A Marriage Isn’t Over Until It’s Over: Research On Divorce Ambivalence

Couples Blog

A Marriage Isn’t Over Until It’s Over: Research On Divorce Ambivalence

It’s commonly believed that when people enter the legal divorce process, they have come to accept the reality that divorce is inevitable.

Even therapists and lawyers tend to assume that once divorce papers are filed, ambivalence about divorcing is over and the only task ahead is to help couples have a constructive end to their marriage.  Recent research shows that these assumptions are not founded.  In fact, many divorcing people aren’t sure they want their marriage has to end.

The first empirical study on attitudes towards reconciliation during the divorce process was conducted by Doherty, Peterson and Willoughby (2011), who surveyed a sample of 2,484 divorcing parents. 

They found that about 25% of individual parents indicated a belief that their marriage could still be saved, and about 30% indicated an interest in reconciliation services.  

That study was replicated by Hawkins, Willoughby and Doherty (2012) who found similar levels of belief that the marriage could be saved (26%) as well as interest in reconciliation services (33%).

A third study (Doherty, Harris, and Wilde, in press) asked about specific attitudes towards the divorce in a sample of 624 individual parents who had filed for divorce.

The study found that just two-thirds of participants were certain they wanted the divorce. The rest were ambivalent or did not want the divorce. Parents who were not certain about the divorce were highly interested in help to save their marriage.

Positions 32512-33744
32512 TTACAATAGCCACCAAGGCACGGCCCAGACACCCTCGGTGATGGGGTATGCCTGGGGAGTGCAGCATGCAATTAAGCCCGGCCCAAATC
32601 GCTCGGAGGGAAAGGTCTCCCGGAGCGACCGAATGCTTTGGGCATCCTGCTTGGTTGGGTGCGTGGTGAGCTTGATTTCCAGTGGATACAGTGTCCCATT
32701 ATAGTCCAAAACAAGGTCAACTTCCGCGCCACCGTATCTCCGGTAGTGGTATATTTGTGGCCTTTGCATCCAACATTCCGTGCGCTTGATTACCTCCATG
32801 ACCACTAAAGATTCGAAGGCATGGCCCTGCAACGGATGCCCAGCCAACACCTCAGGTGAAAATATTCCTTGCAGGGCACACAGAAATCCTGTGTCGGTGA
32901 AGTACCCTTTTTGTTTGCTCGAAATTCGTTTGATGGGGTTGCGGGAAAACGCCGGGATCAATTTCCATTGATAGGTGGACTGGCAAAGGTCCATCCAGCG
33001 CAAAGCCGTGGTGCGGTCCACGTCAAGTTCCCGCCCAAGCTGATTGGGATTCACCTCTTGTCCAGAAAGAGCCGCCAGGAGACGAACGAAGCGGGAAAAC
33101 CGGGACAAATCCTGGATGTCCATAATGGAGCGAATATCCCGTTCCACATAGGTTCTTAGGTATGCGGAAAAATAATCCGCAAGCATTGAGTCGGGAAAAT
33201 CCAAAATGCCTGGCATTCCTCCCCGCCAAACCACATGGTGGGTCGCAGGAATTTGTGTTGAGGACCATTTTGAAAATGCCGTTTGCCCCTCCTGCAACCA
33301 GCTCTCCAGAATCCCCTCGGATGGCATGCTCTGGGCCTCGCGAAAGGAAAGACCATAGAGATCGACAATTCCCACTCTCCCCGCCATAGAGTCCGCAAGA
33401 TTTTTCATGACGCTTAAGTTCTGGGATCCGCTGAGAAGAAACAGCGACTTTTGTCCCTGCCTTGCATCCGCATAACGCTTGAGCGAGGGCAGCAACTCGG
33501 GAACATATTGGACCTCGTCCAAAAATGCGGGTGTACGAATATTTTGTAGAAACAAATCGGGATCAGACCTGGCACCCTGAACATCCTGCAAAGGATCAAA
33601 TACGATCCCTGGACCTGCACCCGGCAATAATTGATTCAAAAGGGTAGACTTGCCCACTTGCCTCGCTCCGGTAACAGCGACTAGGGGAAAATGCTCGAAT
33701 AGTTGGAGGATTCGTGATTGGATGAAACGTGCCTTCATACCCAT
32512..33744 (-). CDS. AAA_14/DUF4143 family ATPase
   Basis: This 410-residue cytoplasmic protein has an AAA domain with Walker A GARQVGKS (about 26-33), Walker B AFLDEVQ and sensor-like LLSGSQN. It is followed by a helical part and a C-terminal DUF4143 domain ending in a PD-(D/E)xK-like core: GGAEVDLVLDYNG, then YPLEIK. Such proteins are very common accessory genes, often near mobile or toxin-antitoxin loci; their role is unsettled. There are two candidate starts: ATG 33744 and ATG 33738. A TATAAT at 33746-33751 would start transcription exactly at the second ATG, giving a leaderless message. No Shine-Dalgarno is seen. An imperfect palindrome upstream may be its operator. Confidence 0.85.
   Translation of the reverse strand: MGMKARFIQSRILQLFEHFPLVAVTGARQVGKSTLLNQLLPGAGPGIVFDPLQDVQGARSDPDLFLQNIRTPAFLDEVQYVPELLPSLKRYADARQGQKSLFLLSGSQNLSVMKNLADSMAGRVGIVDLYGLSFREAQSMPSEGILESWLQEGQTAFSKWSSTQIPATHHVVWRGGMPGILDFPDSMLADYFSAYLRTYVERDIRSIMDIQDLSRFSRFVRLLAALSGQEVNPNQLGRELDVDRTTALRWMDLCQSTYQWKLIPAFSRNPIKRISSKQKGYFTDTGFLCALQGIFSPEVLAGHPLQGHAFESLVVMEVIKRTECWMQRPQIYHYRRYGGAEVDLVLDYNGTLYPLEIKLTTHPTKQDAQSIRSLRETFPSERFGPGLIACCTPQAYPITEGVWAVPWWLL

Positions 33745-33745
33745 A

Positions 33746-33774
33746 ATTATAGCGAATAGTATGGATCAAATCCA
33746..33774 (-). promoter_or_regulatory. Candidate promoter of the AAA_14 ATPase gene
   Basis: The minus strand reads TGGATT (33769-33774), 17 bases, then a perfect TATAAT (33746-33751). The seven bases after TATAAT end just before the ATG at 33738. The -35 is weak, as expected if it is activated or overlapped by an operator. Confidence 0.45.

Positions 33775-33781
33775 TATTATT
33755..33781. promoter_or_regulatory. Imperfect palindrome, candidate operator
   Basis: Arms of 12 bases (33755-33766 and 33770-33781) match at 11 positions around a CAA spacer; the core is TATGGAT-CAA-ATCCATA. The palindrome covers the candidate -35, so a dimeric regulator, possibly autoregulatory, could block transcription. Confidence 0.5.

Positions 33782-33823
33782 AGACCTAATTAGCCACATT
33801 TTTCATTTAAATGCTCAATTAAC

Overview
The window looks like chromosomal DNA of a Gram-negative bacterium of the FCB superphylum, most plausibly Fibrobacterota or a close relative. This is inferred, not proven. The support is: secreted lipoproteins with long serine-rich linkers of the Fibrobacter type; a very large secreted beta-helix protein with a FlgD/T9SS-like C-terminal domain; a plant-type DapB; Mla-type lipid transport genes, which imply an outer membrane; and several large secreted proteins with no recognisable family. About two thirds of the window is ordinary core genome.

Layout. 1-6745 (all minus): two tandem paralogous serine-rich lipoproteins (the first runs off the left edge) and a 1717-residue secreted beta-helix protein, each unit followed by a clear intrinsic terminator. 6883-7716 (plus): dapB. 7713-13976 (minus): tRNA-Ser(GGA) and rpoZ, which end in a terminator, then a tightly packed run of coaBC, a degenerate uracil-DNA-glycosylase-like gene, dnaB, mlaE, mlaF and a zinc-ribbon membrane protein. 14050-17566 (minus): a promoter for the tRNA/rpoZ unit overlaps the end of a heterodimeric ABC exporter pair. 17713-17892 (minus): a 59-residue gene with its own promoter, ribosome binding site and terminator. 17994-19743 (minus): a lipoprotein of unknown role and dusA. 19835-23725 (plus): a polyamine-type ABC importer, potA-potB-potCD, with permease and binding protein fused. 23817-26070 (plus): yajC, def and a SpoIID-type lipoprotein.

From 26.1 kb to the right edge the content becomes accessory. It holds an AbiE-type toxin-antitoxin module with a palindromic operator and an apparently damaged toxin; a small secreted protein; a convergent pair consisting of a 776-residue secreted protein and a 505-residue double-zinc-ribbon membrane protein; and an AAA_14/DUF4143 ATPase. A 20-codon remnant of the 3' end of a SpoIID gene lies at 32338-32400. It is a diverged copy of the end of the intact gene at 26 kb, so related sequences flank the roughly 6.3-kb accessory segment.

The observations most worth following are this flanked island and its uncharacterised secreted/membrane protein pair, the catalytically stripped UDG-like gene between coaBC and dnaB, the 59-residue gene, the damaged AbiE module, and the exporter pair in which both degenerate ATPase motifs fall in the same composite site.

Keep in mind that this study, like the other ones mentioned, were conducted with people who were well into the divorce process. Unpublished data from clients in initial consultation with lawyers has found that half of initial clients were ambivalent about getting divorce or didn’t want the divorce; only half were certain.

Other surveys of divorced people have found indicators of ambivalence about divorce. Several surveys reported that half of divorced individuals wished they had worked harder to overcome their marital differences and avoid their divorce (see Hawkins & Fackrell, 2009, for a summary. Hetherington and Kelley (2002) reported that in 75% of divorced couples at least one partner had regrets about the decision to divorce one year after the breakup. 

In a qualitative study, Knox and Corte (2007) found striking levels of rethinking among currently separated spouses.  They reported:

“Clearly, one effect of involvement in the process of separation was a re-evaluation of the desirability of initiating a separation to the degree that they would alert others contemplating separation/divorce to rethink their situation and to attempt reconciliation” (p. 79).

In summary, research now shows that divorce ambivalence is widespread among people who have entered the divorce process. It’s not over just because the legal divorce process has started.

What Defines Cheating?